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Having bradycardia implies that your heart beats very slowly. For the vast majority, a heart beats from sixty to hundred pulses a minute while very few are viewed as ordinary. In case your heart beats under sixty times each minute, it is slower than usual. A moderate heart rate can be ordinary and solid. On the other hand it could be an indication of an issue with the heart's electrical framework.
For a few people, moderate heart rate does not create any issues. It can be an indication of being exceptionally fit. Sound youthful grown-ups and sports persons frequently have heart rates of fewer than sixty beats a minute. In other individuals, bradycardia is an indication of an issue with the heart's electrical framework. It implies that the heart's regular pacemaker isn't working right or that the electrical pathways of the heart are disturbed.
A moderate heart rate may make you:
- Feel blurry eyed or woozy.
- Feel short of breath and feel that it’s harder to work out.
- Feel tired.
- Have neck pain or an inclination that your heart is beating or rippling (palpitations).
- Feel bewildered or experience difficulty concentrating.
- Black out, if a moderate heart rate causes a drop in pulse.
A few people do not have side effects, or their indications are mild to the point that they think they are quite recently part of getting more seasoned. You can discover how quick your heart is beating by checking your heart rate. In case your pulse is moderate or uneven, talk to a specialist.
How bradycardia is dealt with depends on what is causing it. Treatment likewise relies on symptoms. Given below are some of the symptoms:
- In case harm to the heart's electrical framework causes your heart to pulsate too quickly, you will presumably need a pacemaker. A pacemaker is a gadget put under your skin that revises the moderate heart rate. Some people might have a kind of bradycardia that requires a pacemaker.
- In case another medical issue, for example, hypothyroidism or an electrolyte irregularity, is bringing about a moderate heart rate, treating that issue may cure the bradycardia.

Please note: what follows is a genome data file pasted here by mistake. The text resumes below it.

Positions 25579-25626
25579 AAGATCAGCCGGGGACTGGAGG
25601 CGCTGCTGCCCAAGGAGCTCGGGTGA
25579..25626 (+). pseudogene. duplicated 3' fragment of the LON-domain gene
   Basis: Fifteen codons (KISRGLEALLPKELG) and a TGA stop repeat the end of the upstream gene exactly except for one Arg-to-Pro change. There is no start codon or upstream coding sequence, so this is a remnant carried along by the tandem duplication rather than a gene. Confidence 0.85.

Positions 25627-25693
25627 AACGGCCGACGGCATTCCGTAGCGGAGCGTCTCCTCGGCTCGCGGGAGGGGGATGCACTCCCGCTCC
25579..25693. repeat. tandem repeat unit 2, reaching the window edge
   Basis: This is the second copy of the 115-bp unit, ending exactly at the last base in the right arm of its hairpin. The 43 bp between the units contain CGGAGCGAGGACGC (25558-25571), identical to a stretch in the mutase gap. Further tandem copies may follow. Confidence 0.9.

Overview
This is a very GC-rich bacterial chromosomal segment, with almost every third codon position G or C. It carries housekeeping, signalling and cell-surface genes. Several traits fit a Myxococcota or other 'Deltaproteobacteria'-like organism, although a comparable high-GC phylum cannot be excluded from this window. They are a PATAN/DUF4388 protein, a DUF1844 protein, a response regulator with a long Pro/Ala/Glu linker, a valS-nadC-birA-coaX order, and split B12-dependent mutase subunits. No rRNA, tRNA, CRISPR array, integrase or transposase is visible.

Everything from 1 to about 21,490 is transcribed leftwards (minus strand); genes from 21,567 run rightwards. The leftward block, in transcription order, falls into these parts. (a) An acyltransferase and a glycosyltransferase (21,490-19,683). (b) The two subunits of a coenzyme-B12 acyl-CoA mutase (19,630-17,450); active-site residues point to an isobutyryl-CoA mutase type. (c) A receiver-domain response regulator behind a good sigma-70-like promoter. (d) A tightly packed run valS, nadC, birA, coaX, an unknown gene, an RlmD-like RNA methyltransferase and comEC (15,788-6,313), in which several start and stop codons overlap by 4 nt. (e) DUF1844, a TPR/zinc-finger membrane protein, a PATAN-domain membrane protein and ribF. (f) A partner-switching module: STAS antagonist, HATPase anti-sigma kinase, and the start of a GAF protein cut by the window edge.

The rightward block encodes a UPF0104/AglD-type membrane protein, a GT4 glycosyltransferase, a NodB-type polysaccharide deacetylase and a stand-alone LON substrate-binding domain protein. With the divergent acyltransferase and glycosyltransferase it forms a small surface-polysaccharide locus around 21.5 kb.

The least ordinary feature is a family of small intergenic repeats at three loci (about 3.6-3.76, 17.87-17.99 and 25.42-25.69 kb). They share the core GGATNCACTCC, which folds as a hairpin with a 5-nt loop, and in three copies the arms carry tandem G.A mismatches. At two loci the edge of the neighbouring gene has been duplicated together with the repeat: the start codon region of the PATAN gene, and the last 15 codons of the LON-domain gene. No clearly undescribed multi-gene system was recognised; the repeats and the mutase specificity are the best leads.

- In case a medicine is making your heart to pulsate too gradually, your specialist may change the dosage or recommend an alternate drug. In case you can't quit taking that medicine, you may require a pacemaker.
Bradycardia is frequently the aftereffect of another heart condition, so finding a way to carry on with a heart-solid way of life will enhance your general health. This may include:
- Showing at least a bit of restraint and dedication to a good diet routine that includes a considerable amount of organic products, vegetables, whole grains, fish, and low-fat or nonfat dairy foods.
- Being gradually on most, if not all, days of the week. Your specialist can let you know what type of exercise is okay for you.
- Getting more fit in case you have to, and maintaining a solid weight.
- Not smoking.
- Overseeing other medical issues, for example, hypertension or elevated cholesterol.
Cholesterol is one of those terminologies that need a clear and fresh understanding, right from scratch. It is nothing but obvious and common for you to primarily know about the ill effects of cholesterol and what it does to your body; from increasing the risks of cardio-vascular diseases to adding to your waistline. However, it is time we all got a fresh perspective on what cholesterol is.
So, to start off, what is actually cholesterol?
It is waxy substance produced by the liver which plays an important role in the proper functioning of the cells, digestive process and synthesis of Vitamin D in the body. As cholesterol is a fat based substance that does not dissolve in blood, it is transported, throughout the body, by a protein called the ‘lipoprotein’. The lipoproteins that carry cholesterol are of two types: Low-Density
Why is LDL ‘bad’?
LDL is known as ‘bad’ cholesterol as it is responsible for plaque formation that reduces flexibility of the arteries and tends to clog them.
Why is HDL ‘good’?
HDL is known as the ‘good’ cholesterol because it gets rid of excessive LDL from the arteries and transports them to the liver where they can be broken down. Too much of bad cholesterol in the body can lead to clogged arteries that may result in stroke or a heart attack. Now that you know that too much LDL cholesterol is bad for you, you need to keep it under control while raising the good cholesterol (HDL) levels.
Some of them can be:
- Eat foods that are good for the heart: Avoid eating saturated fats and trans-fats as they raise LDL levels in the body. Instead, choose foods that are rich in the heart healthy monounsaturated fats such as almonds and olive oil. Also, include foods that are rich in Omega-3 fatty acids such as fish oil; these fatty acids increase HDL levels in the blood.
- Exercise regularly: Exercise not only helps you to lose calories but also increases the good cholesterol levels in the body. Aim for 20-30 minutes of cardiovascular exercises in the form of brisk walking, running or cycling to keep your heart muscles healthy.
- Stop smoking: Smoking can cause the blood vessels to narrow down, thus increasing blood pressure, owing to the constriction of the blood vessels. Quit smoking right away and your ticker will thank you for it. Remember to limit alcohol consumption as well.
- Maintain optimal weight levels: It’s time to get rid of all the excess fat from the body, especially the visceral fat (abdominal fat). Obesity increases the risk of heart diseases and also has a negative effect on the cholesterol levels.